A Western Regional Railroad - 1930's - 1940's
Denver & Salt Lake Railway


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The Denver & Salt Lake Railway (D&SL) was a very interesting example of how a visionary man and a needy community come together to produce a national treasure. In the early days of the 20th century, the city of Denver was seeking a rail route west, which was shorter than the round about path of the Rto Grande, which went south to Pueblo, then northwest through the Royal Gorge and up over Tennessee Pas before finally heading west toward Salt Lake. This lengthy line was no competition for the Union Pacific which missed Colorado and headed across Wyoming to reach west. The formidable barrier of the main range of the Rocky Mountains offered a huge challenge and rails that had attempted to go west from Denver would not provide a satisfactory route. Enter David Moffett, the visionary, who engineered a plan to go over the front range on modest grades, if a tunnel could be provided to avoid a high pass, . Starting in 1905 the Denver Northwestern & Pacific built up to a likely tunnel location on less than 2% gradient, but ran out of money. So, Moffett built a temporary line up over Rollins Pass, at 11,000 feet, but at a 4% gradient. He wanted to build as far as Craig but died in 1911 before the line reached Craig. Fortunately the state of Colorado came to the rescue, built the Moffett Tunnel, a 6.2 mile bore at 9200 feet, leased it to the (now) D&SL, and a 232 mile line to Craig was complete. The D&SL soon had trains to Craig with sleepers and cafe lounge cars. The D&RGW, seeing the competition, finished a cutoff from the west main of the D&SL near Bond to their main to Glenwood Springs, and gained trackage rights to Denver over the D&SL. The Rio Grande merged the D&SL in 1947. A passenger train was still running to Craig as late as 1965, before Amtrak took over the national passenger rail service.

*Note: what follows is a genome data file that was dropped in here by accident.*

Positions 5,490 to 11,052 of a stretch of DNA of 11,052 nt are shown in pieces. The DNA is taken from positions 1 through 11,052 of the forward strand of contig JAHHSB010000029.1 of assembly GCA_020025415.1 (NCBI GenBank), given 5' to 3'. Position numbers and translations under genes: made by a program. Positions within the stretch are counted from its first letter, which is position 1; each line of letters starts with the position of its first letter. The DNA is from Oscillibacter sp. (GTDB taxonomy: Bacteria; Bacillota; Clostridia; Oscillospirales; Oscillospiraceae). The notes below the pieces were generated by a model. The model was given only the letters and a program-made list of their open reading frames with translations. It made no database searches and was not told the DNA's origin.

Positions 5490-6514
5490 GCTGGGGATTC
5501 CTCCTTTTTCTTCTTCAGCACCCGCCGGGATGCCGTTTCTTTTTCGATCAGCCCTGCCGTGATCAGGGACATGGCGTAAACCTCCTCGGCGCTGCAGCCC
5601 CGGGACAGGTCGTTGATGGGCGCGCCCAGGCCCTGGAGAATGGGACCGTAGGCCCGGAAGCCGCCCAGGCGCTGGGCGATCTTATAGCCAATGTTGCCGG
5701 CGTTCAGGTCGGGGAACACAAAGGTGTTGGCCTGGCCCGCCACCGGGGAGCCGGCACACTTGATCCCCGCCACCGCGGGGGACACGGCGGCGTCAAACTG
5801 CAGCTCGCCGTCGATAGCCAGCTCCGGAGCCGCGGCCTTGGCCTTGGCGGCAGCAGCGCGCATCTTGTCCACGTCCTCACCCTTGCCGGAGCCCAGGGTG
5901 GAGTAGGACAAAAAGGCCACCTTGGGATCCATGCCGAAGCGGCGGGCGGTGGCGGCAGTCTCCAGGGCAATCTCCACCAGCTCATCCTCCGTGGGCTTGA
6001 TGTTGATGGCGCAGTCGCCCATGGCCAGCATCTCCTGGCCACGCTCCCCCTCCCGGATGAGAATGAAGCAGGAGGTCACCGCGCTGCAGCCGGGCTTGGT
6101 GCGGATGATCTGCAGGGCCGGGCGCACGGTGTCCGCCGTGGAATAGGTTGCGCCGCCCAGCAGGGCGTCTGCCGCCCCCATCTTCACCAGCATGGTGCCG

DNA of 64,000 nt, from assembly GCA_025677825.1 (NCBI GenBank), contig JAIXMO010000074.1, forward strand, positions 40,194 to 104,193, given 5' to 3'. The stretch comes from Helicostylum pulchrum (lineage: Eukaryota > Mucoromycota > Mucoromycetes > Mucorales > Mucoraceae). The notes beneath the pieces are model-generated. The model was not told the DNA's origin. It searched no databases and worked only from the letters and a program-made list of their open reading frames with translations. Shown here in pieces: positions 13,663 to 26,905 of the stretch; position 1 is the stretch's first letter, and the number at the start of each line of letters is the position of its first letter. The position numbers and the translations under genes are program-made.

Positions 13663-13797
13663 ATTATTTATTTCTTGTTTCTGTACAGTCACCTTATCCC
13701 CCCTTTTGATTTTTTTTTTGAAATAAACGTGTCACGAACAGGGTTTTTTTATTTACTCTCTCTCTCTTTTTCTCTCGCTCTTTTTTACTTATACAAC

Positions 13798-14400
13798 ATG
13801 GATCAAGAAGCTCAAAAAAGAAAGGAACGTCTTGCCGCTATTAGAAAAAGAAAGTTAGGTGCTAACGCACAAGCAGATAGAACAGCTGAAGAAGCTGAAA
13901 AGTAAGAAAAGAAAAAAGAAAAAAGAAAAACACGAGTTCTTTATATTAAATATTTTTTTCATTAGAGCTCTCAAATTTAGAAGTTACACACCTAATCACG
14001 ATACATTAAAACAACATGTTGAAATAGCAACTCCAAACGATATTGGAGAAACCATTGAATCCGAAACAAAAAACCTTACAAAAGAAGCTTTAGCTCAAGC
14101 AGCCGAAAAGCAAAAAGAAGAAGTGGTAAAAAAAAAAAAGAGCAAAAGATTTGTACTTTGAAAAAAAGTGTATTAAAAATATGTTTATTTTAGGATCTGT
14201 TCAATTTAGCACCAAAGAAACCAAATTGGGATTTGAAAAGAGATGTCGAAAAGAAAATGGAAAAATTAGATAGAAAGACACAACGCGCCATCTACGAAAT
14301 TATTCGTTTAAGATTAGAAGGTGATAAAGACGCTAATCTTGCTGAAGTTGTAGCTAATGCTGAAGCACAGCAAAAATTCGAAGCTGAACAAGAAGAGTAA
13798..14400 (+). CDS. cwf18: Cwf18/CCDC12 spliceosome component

Short History of the Denver & Salt Lake Railway
1902 - Denver, Colorado was seeking a direct route west from Denver through the Rocky Mountains to reach towns and cities west of the continental divide and farther western points. The D&RGW route was 200 miles longer than necessary, other narrow gauge roads were not capable of doing the job and the northern route left Colorado and went through Wyoming, also a longer route.
1902 - David Moffett, a visionary man, suggested a route from Denver to Salt Lake, going directly west from Denver through the main range of the Rockies, through a great tunnel, then through Bond, Steamboat Springs and Craig.
1902 - Name of planned road is Denver Northwestern & Pacific.
c1902 - Routes up and through the main range are surveyed and a route is selected which can be built with grades not over 2%, but would require tunneling through. Finances are hard to get.

D&SL logo


D&SL
Denver & Salt Lake - October 1943
partially due to Harriman's (UP) attempt to stop the DNW&P. and tunneling will take valuable years, so a plan to run a temporary line over Rollins Pass at 11,000 feet at 4% grades is decided upon in order to reach potential markets (coal, cattle, lumber, etc.) quickly.
1903 - Route through narrow and difficult Gore Canyon is surveyed. Disputes over rights to Gore Canyon go to the courts.
1904 - The DNW&P reaches Mammoth (current day Tolland) 42 miles from Denver on June 23.
1904 - First locomotive crests the divide at the temporary Rollins Pass line at 11,000 feet on September 2.
1904 - On September 26 the rails reached Arrowhead on the west side of the divide and trains start running bringing cattle and lumber.